If you have entered into or set up a business with someone else with a view to making a profit you most likely have a partnership in law, whether or not you have a contractual agreement in place. This is because of a fairly ancient piece of English legislation (the Partnership Act 1890 (PA 1890)) and much of this law will apply to a partnership by default unless the partners have agreed something else in writing. These default provisions are not always what you would expect.
Putting in place a properly prepared written partnership agreement is vital to ensure that your intentions and agreements about how the partnership will operate apply. Your intentions may not be accurately reflected in the default provisions under PA 1890. For example:
When will the partnership start and end?
The actual start date of a partnership can be hard to determine, but may be important in considering the tax position, for example.
If you do not agree otherwise, the partnership may be dissolved at any time by any partner giving notice to the others and will automatically be dissolved by the death or bankruptcy of any partner.
What contributions will each partner make and how will the profits/losses/liabilities be shared?
Under the PA 1890, partners are entitled to share equally in the capital and profits of the partnership and must pay equally towards losses, regardless of what they each contribute.
In addition, unless you agree otherwise, every partner is entitled to take part in the management of the partnership and no partner is entitled to remuneration for acting in the partnership business.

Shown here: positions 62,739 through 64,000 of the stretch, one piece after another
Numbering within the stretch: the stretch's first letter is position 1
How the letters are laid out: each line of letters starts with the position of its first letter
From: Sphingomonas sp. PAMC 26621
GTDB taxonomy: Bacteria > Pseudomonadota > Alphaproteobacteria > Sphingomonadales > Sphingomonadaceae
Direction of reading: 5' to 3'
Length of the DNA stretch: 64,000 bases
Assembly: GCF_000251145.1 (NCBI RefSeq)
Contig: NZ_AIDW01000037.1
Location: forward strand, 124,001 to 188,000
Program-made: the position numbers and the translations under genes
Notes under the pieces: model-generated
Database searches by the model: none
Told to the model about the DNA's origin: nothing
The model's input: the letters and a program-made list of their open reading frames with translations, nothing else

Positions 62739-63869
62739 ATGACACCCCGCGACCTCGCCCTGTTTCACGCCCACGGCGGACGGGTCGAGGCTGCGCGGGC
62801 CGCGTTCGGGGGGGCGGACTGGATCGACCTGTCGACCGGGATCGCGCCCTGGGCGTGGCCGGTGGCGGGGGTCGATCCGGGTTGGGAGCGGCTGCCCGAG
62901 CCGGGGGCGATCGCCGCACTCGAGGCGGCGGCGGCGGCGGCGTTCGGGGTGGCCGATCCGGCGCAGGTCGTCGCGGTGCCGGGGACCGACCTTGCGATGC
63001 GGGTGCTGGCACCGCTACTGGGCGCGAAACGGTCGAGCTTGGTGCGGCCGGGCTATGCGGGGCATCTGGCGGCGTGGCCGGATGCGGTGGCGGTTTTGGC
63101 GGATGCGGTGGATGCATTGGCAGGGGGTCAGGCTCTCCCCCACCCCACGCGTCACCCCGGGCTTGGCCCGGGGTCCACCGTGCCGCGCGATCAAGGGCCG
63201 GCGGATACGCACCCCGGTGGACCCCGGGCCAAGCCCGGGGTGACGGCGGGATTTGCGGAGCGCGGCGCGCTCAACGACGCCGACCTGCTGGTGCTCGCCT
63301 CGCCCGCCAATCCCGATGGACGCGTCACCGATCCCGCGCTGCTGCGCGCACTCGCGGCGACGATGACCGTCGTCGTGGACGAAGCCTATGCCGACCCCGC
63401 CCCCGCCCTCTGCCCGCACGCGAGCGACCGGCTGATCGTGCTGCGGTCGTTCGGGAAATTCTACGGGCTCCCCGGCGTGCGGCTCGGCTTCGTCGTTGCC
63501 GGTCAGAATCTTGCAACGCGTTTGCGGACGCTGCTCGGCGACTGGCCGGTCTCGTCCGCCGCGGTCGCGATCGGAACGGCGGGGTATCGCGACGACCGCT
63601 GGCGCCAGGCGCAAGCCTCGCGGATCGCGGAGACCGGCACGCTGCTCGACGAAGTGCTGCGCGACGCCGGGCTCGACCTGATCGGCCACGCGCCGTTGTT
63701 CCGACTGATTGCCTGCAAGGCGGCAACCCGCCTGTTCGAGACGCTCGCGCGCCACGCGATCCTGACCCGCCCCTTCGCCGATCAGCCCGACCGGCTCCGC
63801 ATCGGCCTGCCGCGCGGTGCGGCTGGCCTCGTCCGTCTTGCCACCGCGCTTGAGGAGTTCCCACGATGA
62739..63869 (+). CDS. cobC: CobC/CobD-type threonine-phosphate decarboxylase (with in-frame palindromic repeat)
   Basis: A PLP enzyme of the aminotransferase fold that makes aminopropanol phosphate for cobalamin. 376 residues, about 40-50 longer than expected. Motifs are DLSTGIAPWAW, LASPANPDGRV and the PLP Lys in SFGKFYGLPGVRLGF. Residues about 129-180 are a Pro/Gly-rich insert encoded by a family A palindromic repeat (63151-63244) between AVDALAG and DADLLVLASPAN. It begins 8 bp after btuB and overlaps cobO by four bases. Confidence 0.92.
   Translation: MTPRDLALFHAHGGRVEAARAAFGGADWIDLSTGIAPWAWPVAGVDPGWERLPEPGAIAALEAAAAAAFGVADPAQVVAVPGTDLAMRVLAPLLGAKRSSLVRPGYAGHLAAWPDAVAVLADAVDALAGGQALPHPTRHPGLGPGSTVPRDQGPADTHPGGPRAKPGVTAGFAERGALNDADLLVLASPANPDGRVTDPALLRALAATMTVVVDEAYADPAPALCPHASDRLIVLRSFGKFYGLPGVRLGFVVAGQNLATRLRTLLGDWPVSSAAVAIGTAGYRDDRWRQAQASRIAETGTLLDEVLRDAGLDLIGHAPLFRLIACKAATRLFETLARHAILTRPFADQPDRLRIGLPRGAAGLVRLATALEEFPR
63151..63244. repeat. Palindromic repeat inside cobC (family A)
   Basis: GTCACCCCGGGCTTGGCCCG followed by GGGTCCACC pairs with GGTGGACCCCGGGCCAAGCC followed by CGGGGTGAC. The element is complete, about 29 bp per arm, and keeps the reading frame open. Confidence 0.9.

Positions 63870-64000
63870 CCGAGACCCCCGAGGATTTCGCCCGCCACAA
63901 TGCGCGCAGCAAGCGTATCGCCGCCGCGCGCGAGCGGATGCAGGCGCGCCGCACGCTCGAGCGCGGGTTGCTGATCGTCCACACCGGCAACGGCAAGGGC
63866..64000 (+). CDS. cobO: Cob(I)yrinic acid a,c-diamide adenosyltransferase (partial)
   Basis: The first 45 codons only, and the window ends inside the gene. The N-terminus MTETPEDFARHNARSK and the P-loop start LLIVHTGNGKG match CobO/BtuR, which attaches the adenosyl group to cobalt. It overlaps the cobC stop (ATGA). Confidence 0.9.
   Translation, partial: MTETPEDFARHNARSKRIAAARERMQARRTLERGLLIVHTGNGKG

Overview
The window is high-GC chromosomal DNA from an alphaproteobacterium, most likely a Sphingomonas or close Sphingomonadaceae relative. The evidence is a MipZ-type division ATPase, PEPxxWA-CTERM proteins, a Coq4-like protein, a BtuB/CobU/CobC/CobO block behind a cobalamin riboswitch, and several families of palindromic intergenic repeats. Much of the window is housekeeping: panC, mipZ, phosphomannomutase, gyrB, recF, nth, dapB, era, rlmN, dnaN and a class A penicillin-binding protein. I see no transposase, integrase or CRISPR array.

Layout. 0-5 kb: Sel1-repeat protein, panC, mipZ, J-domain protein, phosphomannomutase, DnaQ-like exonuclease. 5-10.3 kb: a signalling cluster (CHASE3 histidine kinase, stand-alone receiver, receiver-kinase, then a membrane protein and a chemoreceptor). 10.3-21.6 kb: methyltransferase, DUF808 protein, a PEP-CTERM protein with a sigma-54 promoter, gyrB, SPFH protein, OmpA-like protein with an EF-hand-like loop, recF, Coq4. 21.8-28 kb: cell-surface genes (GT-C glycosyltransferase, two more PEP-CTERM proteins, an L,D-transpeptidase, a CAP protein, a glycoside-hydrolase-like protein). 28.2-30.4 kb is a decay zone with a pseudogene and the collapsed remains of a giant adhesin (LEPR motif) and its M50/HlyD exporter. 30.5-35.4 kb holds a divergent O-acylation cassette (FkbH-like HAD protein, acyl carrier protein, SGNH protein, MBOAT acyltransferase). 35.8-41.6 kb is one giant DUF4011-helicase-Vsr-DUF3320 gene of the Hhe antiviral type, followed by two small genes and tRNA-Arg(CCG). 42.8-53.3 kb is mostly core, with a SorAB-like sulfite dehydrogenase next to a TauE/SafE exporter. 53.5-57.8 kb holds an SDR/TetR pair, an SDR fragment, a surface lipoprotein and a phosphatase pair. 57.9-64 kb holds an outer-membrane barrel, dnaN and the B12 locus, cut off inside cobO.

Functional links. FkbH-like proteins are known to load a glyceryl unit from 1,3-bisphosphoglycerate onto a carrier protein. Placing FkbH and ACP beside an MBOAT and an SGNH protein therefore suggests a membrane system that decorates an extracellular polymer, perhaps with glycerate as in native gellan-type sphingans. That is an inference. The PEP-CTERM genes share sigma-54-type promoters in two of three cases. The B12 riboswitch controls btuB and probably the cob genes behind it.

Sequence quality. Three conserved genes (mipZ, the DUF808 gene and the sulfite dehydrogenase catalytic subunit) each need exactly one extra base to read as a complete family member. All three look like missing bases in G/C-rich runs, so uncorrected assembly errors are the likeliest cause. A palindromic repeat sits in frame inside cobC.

How will decisions be made?
Under the PA 1890, ordinary matters connected with the partnership business are decided by a majority, whereas the consent of all the existing partners is needed to introduce a new partner or change the nature of the partnership business.
What property belongs to the partnership and what belongs to individual partners?
If the partnership will be allowed to use property or assets which belongs to one of the partners personally, the terms of the occupation or use need to be clear to make sure that the property is not unintentionally treated as a partnership asset.
What happens if one partner wants to leave (e.g. to retire or through ill health) or you wish to expel a partner?
Unless you expressly agree otherwise in writing, a partner cannot be expelled by a majority decision of the other partners.
Disputes often arise when there is no written agreement in place (meaning that the little known default provisions apply instead), or when the agreement is unclear or does not reflect what some or all the partners intended.
(This note does not cover Limited Liability Partnerships (LLPs), Limited Partnerships (LPs) or the taxation of partnerships generally).
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